Ciara O'Connor: 'Maura is carrying 'Love Island''
Every time I think reality TV has already created the most complex character in its long and illustrious history, and we have seen all there is to see, Maura strips off another layer of the metaphorical onion of her personality and leaves us reeling from her intricate humanity.
It was yet another week which made us ask, what would Love Island be without Maura Higgins? Are her shoulders aching from carrying the entire show? Is she on ITV's payroll? A plant, an undercover producer? But she can't be, because you just couldn't write Maura. No one would believe it.
She started off the week technically coupled up with Marvin, or as he's more commonly known, 'Marvin?,' whom she scooped up in Casa Amor for the crack. A last-minute decision, like nipping into the Zara sale in your lunch break and opening your bag that evening to find the most unlikely of ill-fitting viscose panic purchases, because you had to get something.
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Unlike those jazzily patterned culottes though, Marvin proved painless to return, and after a spectacular double break-up by herself and Lucie, Maura was once again a free agent.
Mystifyingly, she set her sights on Curtis, someone she had apparently fancied since day one.
This tipped his ex-half-girlfriend Amy over the edge. The unlucky air-hostess fell on her sword, nobly sacrificing herself for Curtis's happiness: he could not, she told him through misty eyes, move on while she was still there. The music swelled. She had to leave. So off she went, meaning the viewers and Maura no longer had to look at her broken buzz-killing face and could proceed with sexy abandon. And proceed Maura did. The (internet) headlines detailed her salacious antics to seduce the terrified (potentially virginal) ballroom dancer: as part of a challenge, she gave him a lap dance, finishing it straddling him with a snog. She asked a nonplussed Tommy, "Don't you think he'd look so much better with my legs wrapped around his head?"
But that wasn't the most outrageous Mauraism, the truly shocking moments came when she was just chatting to him. She was, and there's no other way to put it, bashful. It was jaw-dropping - the inhibition, the girlish giggling and shyness. Just when we thought we'd seen it all, Maura pulled the rug out from under us. No one knows why she, who deserves Barack Obama, fancies this grating Benjamin Button-boy, but we had no choice but to believe it. She was an adorable mess. It was, possibly, the first time we'd seen Maura with an actual crush and not just horny fanny-flutters.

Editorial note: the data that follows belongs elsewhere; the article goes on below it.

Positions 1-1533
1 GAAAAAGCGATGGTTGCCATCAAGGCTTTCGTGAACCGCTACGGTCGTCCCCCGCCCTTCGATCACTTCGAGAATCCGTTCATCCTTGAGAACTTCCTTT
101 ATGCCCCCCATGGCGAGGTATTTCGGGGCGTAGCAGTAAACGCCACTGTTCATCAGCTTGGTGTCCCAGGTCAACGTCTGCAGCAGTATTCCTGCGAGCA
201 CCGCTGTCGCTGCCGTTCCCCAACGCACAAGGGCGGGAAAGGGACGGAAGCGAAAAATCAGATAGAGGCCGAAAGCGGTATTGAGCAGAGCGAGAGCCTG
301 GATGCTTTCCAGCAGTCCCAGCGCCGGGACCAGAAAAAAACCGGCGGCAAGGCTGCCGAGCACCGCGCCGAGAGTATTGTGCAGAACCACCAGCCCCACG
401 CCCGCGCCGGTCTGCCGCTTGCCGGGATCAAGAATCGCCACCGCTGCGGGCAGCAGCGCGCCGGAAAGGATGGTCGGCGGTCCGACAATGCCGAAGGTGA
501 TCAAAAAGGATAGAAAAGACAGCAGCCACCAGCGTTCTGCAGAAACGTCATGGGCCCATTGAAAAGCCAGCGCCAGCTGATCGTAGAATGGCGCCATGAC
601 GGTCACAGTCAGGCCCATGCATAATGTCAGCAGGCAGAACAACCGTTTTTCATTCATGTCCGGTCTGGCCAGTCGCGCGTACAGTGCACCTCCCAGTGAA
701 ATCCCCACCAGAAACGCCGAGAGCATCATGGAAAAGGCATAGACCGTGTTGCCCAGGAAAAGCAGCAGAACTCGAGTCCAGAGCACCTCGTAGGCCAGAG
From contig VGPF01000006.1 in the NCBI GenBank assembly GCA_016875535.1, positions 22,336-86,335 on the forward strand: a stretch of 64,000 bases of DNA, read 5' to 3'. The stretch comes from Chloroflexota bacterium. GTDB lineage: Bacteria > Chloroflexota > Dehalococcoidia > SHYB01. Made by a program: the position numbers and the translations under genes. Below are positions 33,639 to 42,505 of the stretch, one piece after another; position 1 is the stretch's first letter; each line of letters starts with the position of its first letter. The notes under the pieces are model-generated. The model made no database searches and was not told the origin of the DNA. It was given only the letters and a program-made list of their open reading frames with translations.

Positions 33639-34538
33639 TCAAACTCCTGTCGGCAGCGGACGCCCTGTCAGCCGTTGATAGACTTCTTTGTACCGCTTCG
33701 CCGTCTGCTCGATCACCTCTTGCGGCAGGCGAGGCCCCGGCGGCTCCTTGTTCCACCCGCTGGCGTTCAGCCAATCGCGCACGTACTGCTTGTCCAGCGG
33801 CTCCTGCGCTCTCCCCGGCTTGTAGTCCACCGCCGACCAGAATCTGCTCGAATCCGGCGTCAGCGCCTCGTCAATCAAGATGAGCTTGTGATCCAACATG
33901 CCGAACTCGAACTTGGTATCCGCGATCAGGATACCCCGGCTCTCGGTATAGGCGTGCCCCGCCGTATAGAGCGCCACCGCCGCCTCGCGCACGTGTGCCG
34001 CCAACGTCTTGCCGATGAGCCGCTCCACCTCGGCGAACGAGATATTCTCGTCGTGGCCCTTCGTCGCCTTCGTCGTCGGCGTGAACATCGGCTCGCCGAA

Curtis, disturbingly appearing to initiate some manner of dirty talk, mused that her wipe-clean sexy cat costume must be hard to take off; Maura said it was, yeah, when she goes to the toilet she has to take the whole thing off. She quickly righted herself, " - and I'm wearing no panties".What ensued was the most uncomfortable television of 2019 (and I watch Caroline Flack attempting to present Aftersun) as they falteringly 'bantered' about Maura being a 'naughty' student to Curtis's dance teacher.
It's difficult to understand what Maura sees in Curtis, objectively the worst man (sorry, 'young man') in the villa. But there must be something, some pheromones or witchcraft, because Maura soon found herself with a love rival: new arrival, Francesca. Francesca went on a date with Curtis and Ovie, scientifically the greatest man in the villa, and possibly in the world. But she didn't fancy him, which leads me to conclude she is a cyborg or some kind of avant-garde performance artist, musing on desire and subversion. She liked Curtis, and Curtis liked her too. He told Maura he wanted to get to know both of them, and primal screams of desperate rage went up around the country: hasn't Maura been through enough?
When it came round to recoupling, Francesca got to pick from the line-up of blow-dried pink-shirted skinny-legged vajazzled men (there had been a 'glitter party'). She chose Curtis, and as he went to embrace her we could feel our hearts breaking just a little bit. Maura had to pick last, and she was left with poor old Marvin or the new guy Chris with whom she had been on a lacklustre date. Through gritted teeth, she went for the latter.
Afterwards, Maura wept, surrounded by a human shield of clucking gal-pals. We never saw her face, just heard those huge gasping sobs. That felt right somehow; respectful. This season, we haven't blinked watching wet tongues sliding in and out of other people's mouths, close ups of bouncing bottoms and night-vision sex faces. But Maura's tears were too intimate for the public that has become her loyal cabal. Another layer of the onion shed. I'm glued.
It's been a dark week for fast fashion: the man who launched a thousand, "Thanks, girl! Penneys!" Arthur Ryan was laid to rest, and the devastating effects of a no-deal Brexit on Irish millennials became clear.
The Competition and Consumer Protection Commission (CCPC) has been assessing a 'disorderly Brexit' and warning consumers online clothes purchases could be subject to tariffs, VAT and Customs duties - it would be like buying from China or the US, which no one does because would you be bothered? Paying the extra at point of delivery by An Post? But that's not the worst of it; the Irish Independent brought the issue home to millennials across the country: an Asos order of €173 would end up costing €266.23.
No longer bound by EU regulations, UK-based retailers may change their refund policy. And the tax implications of returning (not getting back everything you paid) could endanger the sacred millennial cultural practice of drunk/depressed ordering of €300 worth of clothes we have no intention of keeping.